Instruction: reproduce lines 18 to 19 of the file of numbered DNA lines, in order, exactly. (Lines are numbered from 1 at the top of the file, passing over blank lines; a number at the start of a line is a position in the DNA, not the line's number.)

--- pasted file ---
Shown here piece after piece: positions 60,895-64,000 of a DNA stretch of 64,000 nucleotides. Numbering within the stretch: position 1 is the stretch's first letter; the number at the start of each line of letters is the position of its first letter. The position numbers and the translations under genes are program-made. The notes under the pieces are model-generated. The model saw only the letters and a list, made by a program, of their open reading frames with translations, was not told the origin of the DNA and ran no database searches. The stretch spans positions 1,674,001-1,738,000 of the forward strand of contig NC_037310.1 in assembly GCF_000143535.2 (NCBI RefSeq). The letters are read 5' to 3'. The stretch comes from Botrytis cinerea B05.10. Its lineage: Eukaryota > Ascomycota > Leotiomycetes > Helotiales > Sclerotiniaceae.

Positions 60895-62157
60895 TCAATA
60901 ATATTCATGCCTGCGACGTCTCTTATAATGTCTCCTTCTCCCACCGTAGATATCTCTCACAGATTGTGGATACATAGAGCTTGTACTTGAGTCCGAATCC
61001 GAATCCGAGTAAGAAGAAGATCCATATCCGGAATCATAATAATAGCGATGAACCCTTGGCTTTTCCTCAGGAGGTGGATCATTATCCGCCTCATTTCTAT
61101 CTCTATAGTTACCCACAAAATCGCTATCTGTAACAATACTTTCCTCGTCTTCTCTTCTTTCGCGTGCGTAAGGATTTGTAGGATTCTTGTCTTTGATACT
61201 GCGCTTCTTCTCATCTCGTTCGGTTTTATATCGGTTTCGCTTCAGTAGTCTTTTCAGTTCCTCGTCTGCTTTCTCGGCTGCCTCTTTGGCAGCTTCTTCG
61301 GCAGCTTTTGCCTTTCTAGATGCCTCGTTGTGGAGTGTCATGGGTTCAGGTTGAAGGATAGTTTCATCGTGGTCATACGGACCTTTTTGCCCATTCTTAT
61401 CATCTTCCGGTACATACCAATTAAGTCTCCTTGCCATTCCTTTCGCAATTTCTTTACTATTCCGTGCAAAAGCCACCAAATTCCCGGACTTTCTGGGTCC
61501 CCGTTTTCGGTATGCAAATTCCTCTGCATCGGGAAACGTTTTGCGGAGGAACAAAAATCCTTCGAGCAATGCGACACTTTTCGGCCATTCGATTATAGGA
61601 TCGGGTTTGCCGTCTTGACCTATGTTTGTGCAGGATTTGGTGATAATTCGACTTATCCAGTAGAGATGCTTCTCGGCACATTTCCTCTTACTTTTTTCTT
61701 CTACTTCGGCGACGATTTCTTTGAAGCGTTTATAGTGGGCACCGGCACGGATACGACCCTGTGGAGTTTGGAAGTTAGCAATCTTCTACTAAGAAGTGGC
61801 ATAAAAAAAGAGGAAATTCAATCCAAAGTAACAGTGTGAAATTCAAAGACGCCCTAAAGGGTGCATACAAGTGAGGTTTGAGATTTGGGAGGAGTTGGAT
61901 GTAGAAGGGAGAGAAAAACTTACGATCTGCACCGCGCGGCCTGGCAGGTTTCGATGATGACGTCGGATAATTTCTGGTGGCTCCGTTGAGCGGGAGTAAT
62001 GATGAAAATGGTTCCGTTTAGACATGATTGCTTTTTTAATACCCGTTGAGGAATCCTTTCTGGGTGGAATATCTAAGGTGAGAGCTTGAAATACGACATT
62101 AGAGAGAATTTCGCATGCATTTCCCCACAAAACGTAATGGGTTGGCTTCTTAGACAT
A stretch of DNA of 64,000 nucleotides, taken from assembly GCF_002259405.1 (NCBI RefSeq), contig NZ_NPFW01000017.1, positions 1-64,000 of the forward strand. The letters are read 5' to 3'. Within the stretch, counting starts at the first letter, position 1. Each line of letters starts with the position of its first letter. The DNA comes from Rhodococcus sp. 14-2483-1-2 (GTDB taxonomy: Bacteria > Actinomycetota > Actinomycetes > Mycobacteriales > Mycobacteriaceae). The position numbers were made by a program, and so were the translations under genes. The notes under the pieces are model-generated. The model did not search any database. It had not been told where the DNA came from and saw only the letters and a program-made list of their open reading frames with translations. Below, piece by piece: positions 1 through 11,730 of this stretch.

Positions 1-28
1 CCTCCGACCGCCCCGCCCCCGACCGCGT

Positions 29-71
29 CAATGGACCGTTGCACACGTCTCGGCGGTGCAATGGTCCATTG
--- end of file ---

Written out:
Positions 1-28
1 CCTCCGACCGCCCCGCCCCCGACCGCGT